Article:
February 15th, 2011
Release length: 38:11
Surprisingly, the main musical compositions on this recording are much like their last offering, and are solid Deathcore tracks. The music is often intense and hammers away at the listener with pounding somewhat technical riffs, like with “Fire Crotch (The Venereal Van Ride)” introduces listeners to. The problem is that this song features the band’s generic breakdowns that are very lame and contain plenty of dead air between the guitars and drums. Sadly, it doesn’t really get much better from here, though the songs do eventually pick up and have more to the breakdowns then that track, and many of them feel much more fluid with the songs, and less forced into it. The introduction of the album, “Clinger (Stage 5)”, is actually a rather comical piece using audio samples that seem to come from a cell phone of a girl demanding a guy stay off her Facebook account, and to stop sending friends to it. With how serious the girl is, and the tone of her voice, it’s almost hysterical to hear in it’s clearly satyrical form before slamming right into the next track.
So, with it being acknowledged that, for the most part, the breakdowns on here aren’t anything impressive, as well as bring the band closer to their roots once more with them being extended further then necessart and often sounding hollow in composition and with dead air, the only thing left to worry about is the music. As stated, “Fire Crotch (The Venereal Van Ride)” makes a good starting point, but the rest of the material on here is so greatly varied, it’s often hard, if not impossible, to not get into something on here. While many of the songs just hammer away with great Deathcore prowess, you also have songs like “Cocaine Avalanche” that really mix things up. This track has more of an influence from Southern Rock/Metal, having a stronger foundation from that in the music then Death Metal or Deathcore in any form, and even has a vocal performance with rhaspy vocals that come off a little more Thrashy then anything. Some tracks also have some catchy Groove hooks, like “Welcome to Camp Nightmare”, which also features some of the better breakdowns of the release, as well as “Song Before the Song” which is actually a very light song that feels a little more Groove inspired Death with Melodic Death Metal overtones, though it breaks out into a small section of record scratches and sounds common to rap albums, including riffs that start it out to a Rap Metal section, though luckily the vocals don’t break out into it before the Breakdown kicks in and rips your face off before it goes into the empty, goes nowhere brand of breakdown the band is known for. There are even some moments of furious Grindcore thrown in to even things out nicely, and it works very well for the band, though the group has always had some influences from Grindcore in some of their material over the years, so this doesn’t really come as much of a surprise to find it here.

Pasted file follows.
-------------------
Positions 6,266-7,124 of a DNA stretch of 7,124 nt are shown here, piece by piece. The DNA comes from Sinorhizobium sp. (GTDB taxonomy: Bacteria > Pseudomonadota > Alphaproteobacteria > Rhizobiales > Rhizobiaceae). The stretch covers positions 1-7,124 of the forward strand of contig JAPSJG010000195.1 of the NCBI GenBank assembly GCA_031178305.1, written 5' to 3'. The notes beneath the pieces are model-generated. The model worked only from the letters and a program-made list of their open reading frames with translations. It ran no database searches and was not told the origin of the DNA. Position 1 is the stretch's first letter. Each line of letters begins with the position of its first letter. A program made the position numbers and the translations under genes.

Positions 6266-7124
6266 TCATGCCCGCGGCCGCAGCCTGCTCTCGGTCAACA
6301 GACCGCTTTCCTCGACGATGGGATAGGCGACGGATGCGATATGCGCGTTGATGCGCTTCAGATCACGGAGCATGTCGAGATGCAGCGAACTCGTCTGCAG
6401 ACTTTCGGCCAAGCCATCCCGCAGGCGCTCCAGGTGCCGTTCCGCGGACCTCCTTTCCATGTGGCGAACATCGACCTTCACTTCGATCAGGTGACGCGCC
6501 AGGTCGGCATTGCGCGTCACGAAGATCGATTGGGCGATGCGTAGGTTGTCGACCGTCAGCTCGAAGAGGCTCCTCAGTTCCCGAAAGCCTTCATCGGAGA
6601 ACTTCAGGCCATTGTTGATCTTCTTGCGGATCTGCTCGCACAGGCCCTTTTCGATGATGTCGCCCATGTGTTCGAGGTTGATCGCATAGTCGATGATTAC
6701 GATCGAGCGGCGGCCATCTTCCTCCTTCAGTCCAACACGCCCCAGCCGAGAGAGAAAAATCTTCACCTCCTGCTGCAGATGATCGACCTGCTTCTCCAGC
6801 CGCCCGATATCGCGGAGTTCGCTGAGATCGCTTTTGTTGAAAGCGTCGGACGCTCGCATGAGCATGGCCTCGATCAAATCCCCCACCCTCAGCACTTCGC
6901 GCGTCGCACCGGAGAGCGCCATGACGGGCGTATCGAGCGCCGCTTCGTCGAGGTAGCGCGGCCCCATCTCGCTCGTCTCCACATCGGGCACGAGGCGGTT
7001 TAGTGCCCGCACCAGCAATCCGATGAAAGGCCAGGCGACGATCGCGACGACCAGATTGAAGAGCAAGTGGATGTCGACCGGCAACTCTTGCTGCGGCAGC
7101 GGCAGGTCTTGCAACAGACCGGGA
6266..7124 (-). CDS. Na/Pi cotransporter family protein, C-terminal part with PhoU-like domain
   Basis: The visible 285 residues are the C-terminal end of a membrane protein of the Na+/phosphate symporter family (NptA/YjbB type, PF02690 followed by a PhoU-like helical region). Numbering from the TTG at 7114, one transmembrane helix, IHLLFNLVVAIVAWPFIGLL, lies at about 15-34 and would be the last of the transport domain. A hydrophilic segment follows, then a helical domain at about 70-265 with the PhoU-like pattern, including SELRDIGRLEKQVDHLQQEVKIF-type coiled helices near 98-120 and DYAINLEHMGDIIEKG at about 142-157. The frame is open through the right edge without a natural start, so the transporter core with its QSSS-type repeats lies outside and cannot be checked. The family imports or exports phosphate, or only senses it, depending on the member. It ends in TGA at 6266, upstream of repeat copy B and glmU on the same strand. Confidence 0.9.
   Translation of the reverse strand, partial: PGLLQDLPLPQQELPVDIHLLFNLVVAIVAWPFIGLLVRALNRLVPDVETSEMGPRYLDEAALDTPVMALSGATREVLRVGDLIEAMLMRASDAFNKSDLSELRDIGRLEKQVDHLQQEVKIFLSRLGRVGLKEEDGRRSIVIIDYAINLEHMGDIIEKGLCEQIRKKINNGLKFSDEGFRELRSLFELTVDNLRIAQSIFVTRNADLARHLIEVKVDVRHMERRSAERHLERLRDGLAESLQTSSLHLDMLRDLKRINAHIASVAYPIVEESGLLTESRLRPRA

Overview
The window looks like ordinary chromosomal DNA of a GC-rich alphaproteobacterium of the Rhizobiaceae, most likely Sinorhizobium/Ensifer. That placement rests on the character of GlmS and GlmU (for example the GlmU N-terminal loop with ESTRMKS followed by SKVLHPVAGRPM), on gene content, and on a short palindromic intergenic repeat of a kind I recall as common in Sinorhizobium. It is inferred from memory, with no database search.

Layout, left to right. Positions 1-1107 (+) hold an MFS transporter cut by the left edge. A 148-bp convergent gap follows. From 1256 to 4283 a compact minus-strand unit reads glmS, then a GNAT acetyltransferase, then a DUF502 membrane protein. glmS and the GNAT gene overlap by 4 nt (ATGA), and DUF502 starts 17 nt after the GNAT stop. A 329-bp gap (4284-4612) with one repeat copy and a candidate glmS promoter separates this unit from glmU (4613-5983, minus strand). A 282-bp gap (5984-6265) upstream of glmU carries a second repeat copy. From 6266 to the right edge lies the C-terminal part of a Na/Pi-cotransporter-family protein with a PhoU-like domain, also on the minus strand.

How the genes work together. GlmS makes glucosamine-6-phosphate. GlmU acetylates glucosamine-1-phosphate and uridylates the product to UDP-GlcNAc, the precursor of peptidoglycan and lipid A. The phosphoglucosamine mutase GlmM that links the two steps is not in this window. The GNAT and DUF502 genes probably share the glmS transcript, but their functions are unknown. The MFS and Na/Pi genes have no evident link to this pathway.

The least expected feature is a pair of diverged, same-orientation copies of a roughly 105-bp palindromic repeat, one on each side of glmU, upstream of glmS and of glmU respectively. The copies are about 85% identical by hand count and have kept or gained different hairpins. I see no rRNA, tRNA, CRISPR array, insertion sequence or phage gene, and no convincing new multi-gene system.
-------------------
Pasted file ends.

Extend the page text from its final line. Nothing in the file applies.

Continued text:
While some of the breakdowns do feel empty, go nowhere, or just have a lot of dead air to them, not all are bad. The breakdowns on “Currently Sexting…” and “Pure and Immature (Goon)” feel that way, but they aren’t bad and can just be shrugged off, not hindering the song at all. For the most part, that’s how most of these songs are with the breakdowns, having solid music that just feels derailed for a few moments. They often aren’t too long, and the actual music typically makes up for them. And, with that said, there’s plenty of great songs on here, and not just those pointed out above. In fact, “Who You Gonna Call?!” completely dwarfs out all other songs on the record as being one of the catchiest tracks on here that is very well done, has a fantastic catchiness throughout, and even the breakdown is good, though the transition to it isn’t as strong. And this is really where the album takes off. The songs here feel far more unique, coming off more like “Cocaine Avalanche”, and are just very addicting with catchy guitar hooks that have a good helping of Hard Rock attitude, but all saturated into a melodic approach, really making these songs, as well as the band stand out and actually give this band that party atmosphere they have tried to create since day one, especially with the more party oriented guitars that appear on “Slampig (…and Then the Bitch)”.
In the end, this is actually a very impressive album. The only real let down are some of the empty breakdowns that just feel tacked on or go nowhere. Other then that, the music is great, though the start of the album isn’t really as good as the later half of the release. Dr. Acula is really starting to come together as a group and become an impressive force in the metal community, and Slander is something that is actually well worth checking out when you get a chance. If only the band could better transition the breakdowns on the songs, instead of either forcing them in or using an audio sample to segway into it, or just write better ones that fluidly move in and out of the songs without need of a transition to begin with. If you’ve been skeptical about Dr. Acula before, then take the time to check out Slander.
01. Clinger (Stage 5) – 0:46
02. Fire Crotch (The Venereal Van Ride) – 2:40
03. Welcome to Camp Nightmare – 3:52
04. Currently Sexting… – 2:44
05. Cocaine Avalance – 3:17
06. Song Before the Song – 3:46
07. Pure and Immature (Goon) – 2:55
08. Who You Gonna Call?! – 3:42
09. All Work, No Play – 2:59
10. Slander – 3:49
11. Slampig (…And Then the Bitch) – 2:47
12. Party 2.0 – 2:06
13. The Big Sleep – 2:48
|Overall Score: 8.5/10
Digital review copy of this release provided by Victory Records.